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Interview Questions Never To Ask

Seven Questions Employers Should Never Ask During An Interview

As the economy slowly recovers, many Arizona businesses are looking to add to their workforce. While it may be tempting to tailor interview questions to help “weed out” unqualified candidates, be sure you are not setting your company up for potential discrimination claims. Interview questions should be related to the job for which the candidate is being hired, not a means to gather personal information. Below are examples of questions you should avoid:

1. Are you a U.S. citizen?

Federal law prohibits employers from discriminating based on citizenship status. To work in the United States, applicants do not need to be U.S. citizens; they only need to be authorized to work in the United States. Be sure this question is worded correctly to avoid potential issues.

2. How long do you plan to work before retiring?

Employers may not discriminate based on age. Candidates may see this question as an alternative way to ask how old they are.

3. What is your native language?

Employers may not discriminate based on national origin. Even asking because you are “curious about the interesting accent” may be construed by an unsuccessful applicant as discrimination and used against the employer.

4. Which religious holidays will you want off?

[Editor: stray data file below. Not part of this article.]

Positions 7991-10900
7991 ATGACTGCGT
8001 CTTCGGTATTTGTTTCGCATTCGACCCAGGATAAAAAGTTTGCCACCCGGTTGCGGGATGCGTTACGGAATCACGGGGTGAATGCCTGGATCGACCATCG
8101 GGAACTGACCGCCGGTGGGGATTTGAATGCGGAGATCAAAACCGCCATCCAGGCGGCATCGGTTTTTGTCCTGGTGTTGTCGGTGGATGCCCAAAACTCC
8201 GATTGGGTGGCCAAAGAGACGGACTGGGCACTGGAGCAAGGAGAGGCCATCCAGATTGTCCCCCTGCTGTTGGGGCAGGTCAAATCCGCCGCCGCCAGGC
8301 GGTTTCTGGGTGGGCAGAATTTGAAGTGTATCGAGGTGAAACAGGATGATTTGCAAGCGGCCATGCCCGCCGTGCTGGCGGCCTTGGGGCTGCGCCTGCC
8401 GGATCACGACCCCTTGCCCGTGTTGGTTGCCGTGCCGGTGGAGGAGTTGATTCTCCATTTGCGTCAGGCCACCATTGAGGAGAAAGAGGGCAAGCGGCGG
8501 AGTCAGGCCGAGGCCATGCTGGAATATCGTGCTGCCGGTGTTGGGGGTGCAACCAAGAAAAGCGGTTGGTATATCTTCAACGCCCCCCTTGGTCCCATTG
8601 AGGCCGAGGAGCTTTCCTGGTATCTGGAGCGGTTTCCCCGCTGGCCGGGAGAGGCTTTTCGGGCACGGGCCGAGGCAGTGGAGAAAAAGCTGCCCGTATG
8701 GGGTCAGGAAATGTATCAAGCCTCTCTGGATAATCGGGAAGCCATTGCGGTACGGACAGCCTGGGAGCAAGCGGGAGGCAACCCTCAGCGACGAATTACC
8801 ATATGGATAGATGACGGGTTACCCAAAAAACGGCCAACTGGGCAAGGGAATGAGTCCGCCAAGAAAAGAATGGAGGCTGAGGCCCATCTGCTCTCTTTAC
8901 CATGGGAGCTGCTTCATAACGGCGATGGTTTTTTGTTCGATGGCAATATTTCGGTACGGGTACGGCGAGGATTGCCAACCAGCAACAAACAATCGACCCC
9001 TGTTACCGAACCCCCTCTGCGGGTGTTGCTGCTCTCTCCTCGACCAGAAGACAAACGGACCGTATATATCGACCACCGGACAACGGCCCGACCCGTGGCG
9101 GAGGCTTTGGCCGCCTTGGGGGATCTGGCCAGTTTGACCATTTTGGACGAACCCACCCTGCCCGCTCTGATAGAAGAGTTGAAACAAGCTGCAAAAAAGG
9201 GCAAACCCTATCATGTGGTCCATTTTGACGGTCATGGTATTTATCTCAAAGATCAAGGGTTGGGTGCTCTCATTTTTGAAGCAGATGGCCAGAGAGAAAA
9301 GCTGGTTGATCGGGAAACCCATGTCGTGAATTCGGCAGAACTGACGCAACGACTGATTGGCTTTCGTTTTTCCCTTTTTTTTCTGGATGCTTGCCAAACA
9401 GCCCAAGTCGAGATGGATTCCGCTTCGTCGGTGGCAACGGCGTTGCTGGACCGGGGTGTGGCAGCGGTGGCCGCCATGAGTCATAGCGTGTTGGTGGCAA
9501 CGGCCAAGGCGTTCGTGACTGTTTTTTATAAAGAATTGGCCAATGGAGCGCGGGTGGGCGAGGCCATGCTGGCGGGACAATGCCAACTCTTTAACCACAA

Employers may not discriminate based on religion.

5. Do you have or plan to have children?

Employers may not discriminate based on gender or pregnancy. This particular question can be argued to be disproportionately adverse toward women. Again, keep the questions focused on job responsibilities, not on personal information.

6. Have you ever filed a worker’s compensation claim?

Employers may not discriminate based on disabilities. Do not include medical-related questions prior to extending an offer.

7. Have you had a recent illnesses or operation?

As stated above, employers may not discriminate based on disabilities. Avoid all medical-related questions during the interview.

A good rule of thumb is to avoid questions potentially related to race, gender, religion, marital status, age, disabilities and ethnic background. The best plan of action is to tailor interview questions to reflect the skills and experience required for the position. When in doubt, call your attorney.